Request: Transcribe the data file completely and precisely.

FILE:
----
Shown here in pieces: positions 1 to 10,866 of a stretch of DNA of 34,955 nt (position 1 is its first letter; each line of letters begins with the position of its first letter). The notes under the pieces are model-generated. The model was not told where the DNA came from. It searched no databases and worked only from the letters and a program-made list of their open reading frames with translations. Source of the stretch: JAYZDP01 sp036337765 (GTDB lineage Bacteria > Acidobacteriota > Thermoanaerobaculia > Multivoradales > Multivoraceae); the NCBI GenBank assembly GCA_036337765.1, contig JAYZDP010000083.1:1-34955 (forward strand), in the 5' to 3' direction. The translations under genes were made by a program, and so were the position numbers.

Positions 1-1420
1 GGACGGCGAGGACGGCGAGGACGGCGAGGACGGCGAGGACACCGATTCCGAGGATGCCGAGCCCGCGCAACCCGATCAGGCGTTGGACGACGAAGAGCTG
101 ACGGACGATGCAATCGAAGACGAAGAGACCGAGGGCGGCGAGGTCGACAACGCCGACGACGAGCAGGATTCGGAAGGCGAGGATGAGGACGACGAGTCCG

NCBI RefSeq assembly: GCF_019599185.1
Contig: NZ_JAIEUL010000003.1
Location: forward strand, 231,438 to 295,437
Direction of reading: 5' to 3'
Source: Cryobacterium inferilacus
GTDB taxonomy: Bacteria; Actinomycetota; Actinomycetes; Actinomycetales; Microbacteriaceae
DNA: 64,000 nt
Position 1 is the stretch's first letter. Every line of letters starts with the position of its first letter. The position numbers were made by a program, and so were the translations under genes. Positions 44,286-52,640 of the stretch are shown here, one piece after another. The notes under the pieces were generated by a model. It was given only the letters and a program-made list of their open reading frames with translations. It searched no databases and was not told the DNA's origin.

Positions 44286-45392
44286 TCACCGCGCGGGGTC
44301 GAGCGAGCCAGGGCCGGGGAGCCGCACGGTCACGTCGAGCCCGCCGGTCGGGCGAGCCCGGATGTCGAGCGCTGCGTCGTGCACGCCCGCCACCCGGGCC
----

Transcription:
Shown here in pieces: positions 1 to 10,866 of a stretch of DNA of 34,955 nt (position 1 is its first letter; each line of letters begins with the position of its first letter). The notes under the pieces are model-generated. The model was not told where the DNA came from. It searched no databases and worked only from the letters and a program-made list of their open reading frames with translations. Source of the stretch: JAYZDP01 sp036337765 (GTDB lineage Bacteria > Acidobacteriota > Thermoanaerobaculia > Multivoradales > Multivoraceae); the NCBI GenBank assembly GCA_036337765.1, contig JAYZDP010000083.1:1-34955 (forward strand), in the 5' to 3' direction. The translations under genes were made by a program, and so were the position numbers.

Positions 1-1420
1 GGACGGCGAGGACGGCGAGGACGGCGAGGACGGCGAGGACACCGATTCCGAGGATGCCGAGCCCGCGCAACCCGATCAGGCGTTGGACGACGAAGAGCTG
101 ACGGACGATGCAATCGAAGACGAAGAGACCGAGGGCGGCGAGGTCGACAACGCCGACGACGAGCAGGATTCGGAAGGCGAGGATGAGGACGACGAGTCCG

NCBI RefSeq assembly: GCF_019599185.1
Contig: NZ_JAIEUL010000003.1
Location: forward strand, 231,438 to 295,437
Direction of reading: 5' to 3'
Source: Cryobacterium inferilacus
GTDB taxonomy: Bacteria; Actinomycetota; Actinomycetes; Actinomycetales; Microbacteriaceae
DNA: 64,000 nt
Position 1 is the stretch's first letter. Every line of letters starts with the position of its first letter. The position numbers were made by a program, and so were the translations under genes. Positions 44,286-52,640 of the stretch are shown here, one piece after another. The notes under the pieces were generated by a model. It was given only the letters and a program-made list of their open reading frames with translations. It searched no databases and was not told the DNA's origin.

Positions 44286-45392
44286 TCACCGCGCGGGGTC
44301 GAGCGAGCCAGGGCCGGGGAGCCGCACGGTCACGTCGAGCCCGCCGGTCGGGCGAGCCCGGATGTCGAGCGCTGCGTCGTGCACGCCCGCCACCCGGGCC